If it seems like there’s a different denim collaboration dropping every day, it’s because brands are increasingly becoming aware of their value.
From lighthearted pop-culture references like American Eagle’s holiday collection with Disney, to poignant partnerships like Levi’s and Tremaine Emory’s collaboration that explores the connection between cotton and slavery, brands can effectively inspire consumers to spend with their heart. According to experts, this energy is typically only attained with the introduction of something—or someone—new.
“Vital collaborations have injected energy into all levels of the market since way before the pandemic,” said Michelle Branch, founder and creative director of consulting company Markt & Twigs Inc. “But like so many things we’ve witnessed over the last year, collaborations were kicked into high gear as we discovered their real benefits.”
Leave it to a year-long globally sanctioned isolation to reveal the importance of collaboration in any regard. Now more than ever, people are attuned to the benefits of working together. Smaller drops—specifically those that don’t coincide with the increasingly archaic fashion calendar—have also become more appealing in a pandemic society. Typically launched in the form of a small, limited-edition capsule collection, collaborations can offer newness without sacrificing sustainability.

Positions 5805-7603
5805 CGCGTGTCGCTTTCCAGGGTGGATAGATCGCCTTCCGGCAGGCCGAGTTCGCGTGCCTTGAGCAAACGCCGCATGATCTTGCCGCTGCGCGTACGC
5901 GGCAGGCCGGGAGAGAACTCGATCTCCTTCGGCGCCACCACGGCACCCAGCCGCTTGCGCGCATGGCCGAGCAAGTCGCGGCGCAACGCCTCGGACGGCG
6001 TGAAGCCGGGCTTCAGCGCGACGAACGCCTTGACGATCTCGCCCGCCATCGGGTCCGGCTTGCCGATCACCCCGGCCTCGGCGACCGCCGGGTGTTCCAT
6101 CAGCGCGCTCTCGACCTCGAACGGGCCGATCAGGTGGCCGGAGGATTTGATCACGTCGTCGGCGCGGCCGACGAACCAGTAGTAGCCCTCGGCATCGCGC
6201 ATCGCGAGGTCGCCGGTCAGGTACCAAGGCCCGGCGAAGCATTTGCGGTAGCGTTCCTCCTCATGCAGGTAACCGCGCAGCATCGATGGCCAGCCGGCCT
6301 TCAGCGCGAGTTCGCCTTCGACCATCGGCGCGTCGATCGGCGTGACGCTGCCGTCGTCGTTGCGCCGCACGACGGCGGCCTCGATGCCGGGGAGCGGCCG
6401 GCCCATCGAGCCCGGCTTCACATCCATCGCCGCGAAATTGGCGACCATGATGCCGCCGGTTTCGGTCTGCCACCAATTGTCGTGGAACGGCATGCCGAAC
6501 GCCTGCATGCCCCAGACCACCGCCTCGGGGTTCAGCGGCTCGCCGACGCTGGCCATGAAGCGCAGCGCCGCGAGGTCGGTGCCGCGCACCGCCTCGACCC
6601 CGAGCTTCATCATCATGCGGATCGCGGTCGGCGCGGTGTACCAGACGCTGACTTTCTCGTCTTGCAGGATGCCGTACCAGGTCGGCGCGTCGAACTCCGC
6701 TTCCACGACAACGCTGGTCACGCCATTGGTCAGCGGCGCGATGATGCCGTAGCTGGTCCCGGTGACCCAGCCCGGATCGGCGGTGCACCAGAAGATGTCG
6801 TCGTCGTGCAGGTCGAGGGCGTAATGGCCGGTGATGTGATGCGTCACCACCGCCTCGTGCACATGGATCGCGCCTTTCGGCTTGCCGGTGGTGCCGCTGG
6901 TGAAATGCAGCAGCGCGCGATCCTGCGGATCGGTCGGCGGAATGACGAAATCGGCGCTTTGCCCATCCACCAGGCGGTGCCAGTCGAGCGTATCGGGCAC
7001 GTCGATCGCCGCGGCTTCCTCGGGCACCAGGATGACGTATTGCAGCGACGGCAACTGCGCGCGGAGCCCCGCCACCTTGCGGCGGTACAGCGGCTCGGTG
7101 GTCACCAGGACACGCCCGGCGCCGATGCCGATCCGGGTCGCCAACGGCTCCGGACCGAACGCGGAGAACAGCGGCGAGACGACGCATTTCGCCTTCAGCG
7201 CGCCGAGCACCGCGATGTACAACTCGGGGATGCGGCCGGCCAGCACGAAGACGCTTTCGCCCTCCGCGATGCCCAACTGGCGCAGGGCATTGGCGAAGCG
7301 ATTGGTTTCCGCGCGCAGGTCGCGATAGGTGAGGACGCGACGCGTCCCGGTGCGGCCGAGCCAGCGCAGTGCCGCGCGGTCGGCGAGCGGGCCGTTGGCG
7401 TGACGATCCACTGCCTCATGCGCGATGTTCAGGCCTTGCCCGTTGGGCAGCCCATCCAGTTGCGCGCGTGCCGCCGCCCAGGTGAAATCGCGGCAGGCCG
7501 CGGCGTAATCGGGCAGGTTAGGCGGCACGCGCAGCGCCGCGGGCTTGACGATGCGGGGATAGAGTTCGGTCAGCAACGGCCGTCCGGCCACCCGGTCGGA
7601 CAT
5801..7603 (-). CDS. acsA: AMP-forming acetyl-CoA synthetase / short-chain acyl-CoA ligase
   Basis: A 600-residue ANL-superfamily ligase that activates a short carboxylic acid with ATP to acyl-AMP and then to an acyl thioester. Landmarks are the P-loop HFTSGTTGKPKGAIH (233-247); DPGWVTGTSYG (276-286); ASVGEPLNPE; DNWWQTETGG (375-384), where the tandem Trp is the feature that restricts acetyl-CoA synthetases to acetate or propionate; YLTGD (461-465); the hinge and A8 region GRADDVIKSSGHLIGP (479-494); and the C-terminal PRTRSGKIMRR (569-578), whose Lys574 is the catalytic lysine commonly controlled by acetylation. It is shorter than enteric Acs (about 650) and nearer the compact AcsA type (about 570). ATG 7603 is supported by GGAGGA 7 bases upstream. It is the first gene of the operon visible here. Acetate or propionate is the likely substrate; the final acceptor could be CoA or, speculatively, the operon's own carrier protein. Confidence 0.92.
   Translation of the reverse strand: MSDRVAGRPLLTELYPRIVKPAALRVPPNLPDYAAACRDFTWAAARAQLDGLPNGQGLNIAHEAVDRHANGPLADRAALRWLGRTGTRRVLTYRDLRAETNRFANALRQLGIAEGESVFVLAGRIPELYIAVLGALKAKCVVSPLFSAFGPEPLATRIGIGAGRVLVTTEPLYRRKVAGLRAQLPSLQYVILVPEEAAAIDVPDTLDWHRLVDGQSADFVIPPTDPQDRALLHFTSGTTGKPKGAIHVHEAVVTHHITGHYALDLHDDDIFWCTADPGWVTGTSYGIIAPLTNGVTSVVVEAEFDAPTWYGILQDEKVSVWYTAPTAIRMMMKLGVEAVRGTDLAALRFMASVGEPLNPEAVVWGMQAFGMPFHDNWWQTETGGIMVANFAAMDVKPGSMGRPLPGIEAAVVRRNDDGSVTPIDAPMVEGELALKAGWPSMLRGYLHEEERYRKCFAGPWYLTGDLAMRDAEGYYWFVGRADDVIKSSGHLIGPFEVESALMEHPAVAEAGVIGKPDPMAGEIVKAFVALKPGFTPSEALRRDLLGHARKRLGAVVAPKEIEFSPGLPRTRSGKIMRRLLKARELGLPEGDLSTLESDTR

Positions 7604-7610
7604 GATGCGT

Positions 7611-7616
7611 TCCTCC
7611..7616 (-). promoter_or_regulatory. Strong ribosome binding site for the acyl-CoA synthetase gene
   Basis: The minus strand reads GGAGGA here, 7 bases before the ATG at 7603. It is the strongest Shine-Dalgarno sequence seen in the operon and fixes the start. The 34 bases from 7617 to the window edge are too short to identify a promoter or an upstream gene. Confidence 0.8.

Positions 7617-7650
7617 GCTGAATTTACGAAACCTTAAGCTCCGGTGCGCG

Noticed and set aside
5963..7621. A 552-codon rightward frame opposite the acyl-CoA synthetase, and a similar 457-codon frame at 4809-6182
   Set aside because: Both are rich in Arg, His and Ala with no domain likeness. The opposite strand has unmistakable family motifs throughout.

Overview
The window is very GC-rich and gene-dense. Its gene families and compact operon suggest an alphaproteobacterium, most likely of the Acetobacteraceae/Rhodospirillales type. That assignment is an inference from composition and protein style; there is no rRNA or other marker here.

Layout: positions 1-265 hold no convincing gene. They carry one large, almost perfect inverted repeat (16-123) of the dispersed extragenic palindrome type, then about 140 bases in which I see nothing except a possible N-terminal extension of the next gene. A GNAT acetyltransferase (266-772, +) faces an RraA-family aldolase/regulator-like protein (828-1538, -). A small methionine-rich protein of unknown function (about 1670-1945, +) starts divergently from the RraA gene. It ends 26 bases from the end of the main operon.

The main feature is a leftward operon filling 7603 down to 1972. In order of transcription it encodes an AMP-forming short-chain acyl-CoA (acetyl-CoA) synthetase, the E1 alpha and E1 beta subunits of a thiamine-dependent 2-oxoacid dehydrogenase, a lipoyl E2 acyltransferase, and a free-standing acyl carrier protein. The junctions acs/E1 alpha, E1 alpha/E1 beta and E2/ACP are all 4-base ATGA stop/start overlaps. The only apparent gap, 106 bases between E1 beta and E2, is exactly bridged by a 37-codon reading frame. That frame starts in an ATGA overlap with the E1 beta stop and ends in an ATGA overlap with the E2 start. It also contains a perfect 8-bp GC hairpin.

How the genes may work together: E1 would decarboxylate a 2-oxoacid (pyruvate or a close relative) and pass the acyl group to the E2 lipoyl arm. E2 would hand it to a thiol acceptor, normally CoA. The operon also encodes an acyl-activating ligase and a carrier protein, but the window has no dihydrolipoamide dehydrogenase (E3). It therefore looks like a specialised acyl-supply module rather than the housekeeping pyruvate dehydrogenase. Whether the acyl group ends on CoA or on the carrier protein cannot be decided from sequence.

But the real benefits of a collaboration are dependent on the type of partnership. When executed appropriately, they can help brands tap into different demographics and explore entirely different categories with minimal risk.
Denim on denim
In September, Levi’s and San Francisco-based designer Heron Preston teamed to launch “Mistakes are OK,” a series of denim jackets and jeans with intentional errors that paid homage to a mistake that shaped Preston’s life. Though Preston was born in 1983, a clerical error caused his birth certificate to read 1873, which also happens to be the same year blue jeans were invented.